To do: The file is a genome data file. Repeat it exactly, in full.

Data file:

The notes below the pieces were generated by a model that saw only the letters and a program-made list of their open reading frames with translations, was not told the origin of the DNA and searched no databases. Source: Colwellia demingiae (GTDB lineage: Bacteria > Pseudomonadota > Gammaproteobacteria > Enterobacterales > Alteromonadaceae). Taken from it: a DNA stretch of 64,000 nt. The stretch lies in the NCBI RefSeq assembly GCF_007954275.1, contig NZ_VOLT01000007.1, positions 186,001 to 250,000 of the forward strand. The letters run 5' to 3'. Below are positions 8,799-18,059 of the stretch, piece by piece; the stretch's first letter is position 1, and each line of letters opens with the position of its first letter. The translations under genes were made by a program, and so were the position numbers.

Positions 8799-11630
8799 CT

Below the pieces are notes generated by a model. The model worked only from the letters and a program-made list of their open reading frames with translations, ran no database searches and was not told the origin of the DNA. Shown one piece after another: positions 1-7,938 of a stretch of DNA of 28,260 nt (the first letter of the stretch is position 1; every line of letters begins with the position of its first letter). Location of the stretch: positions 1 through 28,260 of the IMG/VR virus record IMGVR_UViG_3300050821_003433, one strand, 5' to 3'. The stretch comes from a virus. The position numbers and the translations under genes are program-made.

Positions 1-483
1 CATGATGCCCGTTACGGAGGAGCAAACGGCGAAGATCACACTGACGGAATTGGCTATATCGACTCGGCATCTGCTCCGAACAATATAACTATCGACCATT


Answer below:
The notes below the pieces were generated by a model that saw only the letters and a program-made list of their open reading frames with translations, was not told the origin of the DNA and searched no databases. Source: Colwellia demingiae (GTDB lineage: Bacteria > Pseudomonadota > Gammaproteobacteria > Enterobacterales > Alteromonadaceae). Taken from it: a DNA stretch of 64,000 nt. The stretch lies in the NCBI RefSeq assembly GCF_007954275.1, contig NZ_VOLT01000007.1, positions 186,001 to 250,000 of the forward strand. The letters run 5' to 3'. Below are positions 8,799-18,059 of the stretch, piece by piece; the stretch's first letter is position 1, and each line of letters opens with the position of its first letter. The translations under genes were made by a program, and so were the position numbers.

Positions 8799-11630
8799 CT

Below the pieces are notes generated by a model. The model worked only from the letters and a program-made list of their open reading frames with translations, ran no database searches and was not told the origin of the DNA. Shown one piece after another: positions 1-7,938 of a stretch of DNA of 28,260 nt (the first letter of the stretch is position 1; every line of letters begins with the position of its first letter). Location of the stretch: positions 1 through 28,260 of the IMG/VR virus record IMGVR_UViG_3300050821_003433, one strand, 5' to 3'. The stretch comes from a virus. The position numbers and the translations under genes are program-made.

Positions 1-483
1 CATGATGCCCGTTACGGAGGAGCAAACGGCGAAGATCACACTGACGGAATTGGCTATATCGACTCGGCATCTGCTCCGAACAATATAACTATCGACCATT